In the aeroplane, over the sea
February 17, 2022

Black Country, New Road - "beautifully doomed fantasies"

"Music isn’t just about fun: it can be about creating remarkable soundworlds of baroque pop fantasias, and this band are outstanding at those" - the Observer looks into the new Black Country, New Road album 'Ants from Up There'. Ian Cohen hears an emo album because "they spend every second reminding us of why we let ourselves get swept up in these beautifully doomed fantasies to begin with". Music OMH says it "sounds as though Black Country, New Road are less concerned with making a statement, more willing to let their songs unravel slowly instead of uncoiling with jack-in-the-box furore".

How to listen to Dragon?
February 11, 2022

Big Thief new album 'Dragon...' - "ambitious and unburdened"

"In 20 songs, Big Thief have rambled far beyond the bounds of their previous catalog... 'Dragon...' is as heavy in its lyrical concerns as any previous Big Thief record, and more ambitious in its musical ideas than all of them. But it also sounds unburdened, animated by a newfound sense of childlike exploration and play. Twenty times, it asks 'What should we do now?', and twenty times it finds a new answer" - Pitchfork really appreciates playful new Big Thief album (9.0 score, Best New Music tag). NME finds similar joy: "the band employ some weird methods that ultimately end up making sense; often allowing their varied surroundings to creep into the creative process". Spin calls it "an overwhelming effort, aiming for band’s magnum opus".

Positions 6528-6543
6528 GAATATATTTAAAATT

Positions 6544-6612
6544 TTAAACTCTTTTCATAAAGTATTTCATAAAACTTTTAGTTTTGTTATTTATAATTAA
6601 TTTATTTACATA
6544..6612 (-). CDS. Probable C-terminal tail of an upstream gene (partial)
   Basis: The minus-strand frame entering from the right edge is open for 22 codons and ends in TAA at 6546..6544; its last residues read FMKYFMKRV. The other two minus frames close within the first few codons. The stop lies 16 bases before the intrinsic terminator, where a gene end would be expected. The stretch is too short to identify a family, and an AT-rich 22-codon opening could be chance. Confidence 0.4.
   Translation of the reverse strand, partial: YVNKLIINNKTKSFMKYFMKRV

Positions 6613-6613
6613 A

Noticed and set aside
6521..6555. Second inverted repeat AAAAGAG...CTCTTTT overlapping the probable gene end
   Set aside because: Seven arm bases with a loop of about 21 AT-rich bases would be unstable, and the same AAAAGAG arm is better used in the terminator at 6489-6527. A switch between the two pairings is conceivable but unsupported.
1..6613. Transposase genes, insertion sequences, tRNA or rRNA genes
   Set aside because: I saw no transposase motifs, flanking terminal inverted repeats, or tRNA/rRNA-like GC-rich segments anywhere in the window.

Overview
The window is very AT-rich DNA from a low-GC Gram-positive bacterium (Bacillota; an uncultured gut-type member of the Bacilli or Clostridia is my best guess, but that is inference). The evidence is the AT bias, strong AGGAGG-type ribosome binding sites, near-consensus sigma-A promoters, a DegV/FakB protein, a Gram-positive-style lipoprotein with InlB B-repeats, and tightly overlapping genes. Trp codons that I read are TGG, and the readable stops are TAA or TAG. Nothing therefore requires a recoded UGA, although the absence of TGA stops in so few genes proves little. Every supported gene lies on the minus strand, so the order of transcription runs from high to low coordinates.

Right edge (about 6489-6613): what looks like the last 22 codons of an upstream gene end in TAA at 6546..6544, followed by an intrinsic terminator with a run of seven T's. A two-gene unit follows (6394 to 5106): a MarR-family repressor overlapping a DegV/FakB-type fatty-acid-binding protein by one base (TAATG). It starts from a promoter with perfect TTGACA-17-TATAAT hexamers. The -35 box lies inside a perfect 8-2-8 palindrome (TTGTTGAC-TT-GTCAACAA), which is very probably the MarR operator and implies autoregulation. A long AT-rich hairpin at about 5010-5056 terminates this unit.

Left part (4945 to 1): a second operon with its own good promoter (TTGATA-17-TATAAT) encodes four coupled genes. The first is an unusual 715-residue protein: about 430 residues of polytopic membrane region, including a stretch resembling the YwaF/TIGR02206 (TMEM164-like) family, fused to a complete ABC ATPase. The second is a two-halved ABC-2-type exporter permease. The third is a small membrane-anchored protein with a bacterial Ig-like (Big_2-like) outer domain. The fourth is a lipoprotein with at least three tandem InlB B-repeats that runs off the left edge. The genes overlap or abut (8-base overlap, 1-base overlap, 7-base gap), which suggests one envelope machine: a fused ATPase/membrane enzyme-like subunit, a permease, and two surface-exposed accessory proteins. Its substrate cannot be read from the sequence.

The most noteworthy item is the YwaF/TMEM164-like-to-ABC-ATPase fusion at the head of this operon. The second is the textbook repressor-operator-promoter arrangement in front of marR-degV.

“The pandemic pointed me to the necessity of there being some rhythmic backbone. I had to use some drums, because you can’t be floating right now” - Earl Sweatshirt says about his latest album 'Sick!' in a Pitchfork interview. Stereogum argues "'SICK!' is still sharper and more tangible than the foggy, atmospheric doubt-trips of Earl’s last few records. Earl’s voice is higher in the mix. There’s less blurry noise around the edges of the tracks. The drums kick more. The melodic loops resolve".